I quickly judge riders by looking at the angles of the ankle, knee, hip and elbow. This rider’s ankle angle is closed because her heel is well down, though I’d like her foot further in the iron for safety and have the iron cross the foot on more of an angle for more suppleness. Her stirrup is too long, indicated by the 140-degree angle behind her knee. This is more of a length for slow work, where you need the security of a deeper seat and longer leg. You must have a shorter stirrup length for the fast work of galloping, cross country and foxhunting. She needs to shorten her stirrup about two holes for jumping so the angle is between 100 and 110 degrees. This will allow the horse’s thrust to effectively open the knee angle as he jumps and close it again as he lands.
This rider is standing up in the air and jumping ahead, which is a bad habit. Riders who do this are often trying to create impulsion with their seat, not with their legs. Before the jump, she needs to sink into three-point and allow the horse’s jump to throw her out of the saddle. She’s showing a very good crest release, between a short and long, though the reins are loose so she needs to shorten them an inch or two.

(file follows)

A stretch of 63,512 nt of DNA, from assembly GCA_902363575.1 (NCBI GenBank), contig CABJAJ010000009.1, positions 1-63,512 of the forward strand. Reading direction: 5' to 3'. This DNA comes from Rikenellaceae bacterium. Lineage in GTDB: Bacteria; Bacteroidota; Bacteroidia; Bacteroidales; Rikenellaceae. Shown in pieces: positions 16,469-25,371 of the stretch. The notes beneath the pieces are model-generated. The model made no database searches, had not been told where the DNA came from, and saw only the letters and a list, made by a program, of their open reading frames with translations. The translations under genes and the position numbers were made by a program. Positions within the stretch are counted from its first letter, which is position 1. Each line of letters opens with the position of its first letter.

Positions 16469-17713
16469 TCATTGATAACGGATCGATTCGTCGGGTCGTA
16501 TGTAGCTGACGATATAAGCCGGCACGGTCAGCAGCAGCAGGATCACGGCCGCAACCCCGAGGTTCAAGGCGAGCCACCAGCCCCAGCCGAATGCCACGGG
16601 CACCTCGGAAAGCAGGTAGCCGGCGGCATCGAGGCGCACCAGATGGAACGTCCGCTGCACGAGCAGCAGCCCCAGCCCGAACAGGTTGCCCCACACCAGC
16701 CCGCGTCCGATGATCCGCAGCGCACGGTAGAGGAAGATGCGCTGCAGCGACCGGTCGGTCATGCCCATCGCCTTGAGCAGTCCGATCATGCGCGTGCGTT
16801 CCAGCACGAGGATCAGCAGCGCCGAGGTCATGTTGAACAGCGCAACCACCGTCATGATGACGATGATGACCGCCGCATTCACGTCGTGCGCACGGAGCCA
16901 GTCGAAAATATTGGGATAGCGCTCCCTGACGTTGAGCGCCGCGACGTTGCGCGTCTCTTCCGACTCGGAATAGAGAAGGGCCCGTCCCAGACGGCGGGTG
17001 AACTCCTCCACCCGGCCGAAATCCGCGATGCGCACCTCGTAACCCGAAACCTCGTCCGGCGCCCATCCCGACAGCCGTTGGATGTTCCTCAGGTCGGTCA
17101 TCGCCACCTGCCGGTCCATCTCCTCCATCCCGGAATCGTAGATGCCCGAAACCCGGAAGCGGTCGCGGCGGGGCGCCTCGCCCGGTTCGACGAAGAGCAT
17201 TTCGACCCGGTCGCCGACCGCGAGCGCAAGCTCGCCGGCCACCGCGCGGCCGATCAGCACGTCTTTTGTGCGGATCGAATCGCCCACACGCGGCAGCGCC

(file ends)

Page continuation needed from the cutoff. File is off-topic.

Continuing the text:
Though this horse has sleepy, lackadaisical eyes and ears, he has a pleasant expression. He jumps very well with his knees up near his chin and a very symmetrical front end. He uses his back well and is quite round. He’s in a hackamore, which have their place, but usually they don’t allow enough control and you can’t turn a horse very well with one.
The whole turnout of horse and rider is rough and sloppy. The horse could be groomed better, and the dark saddle pad and sheepskin girth don’t flatter him. The rider’s hair needs to be tucked up into the helmet and her boots need to be cleaned and polished.
This article was originally published in the June 2017 issue of Practical Horseman.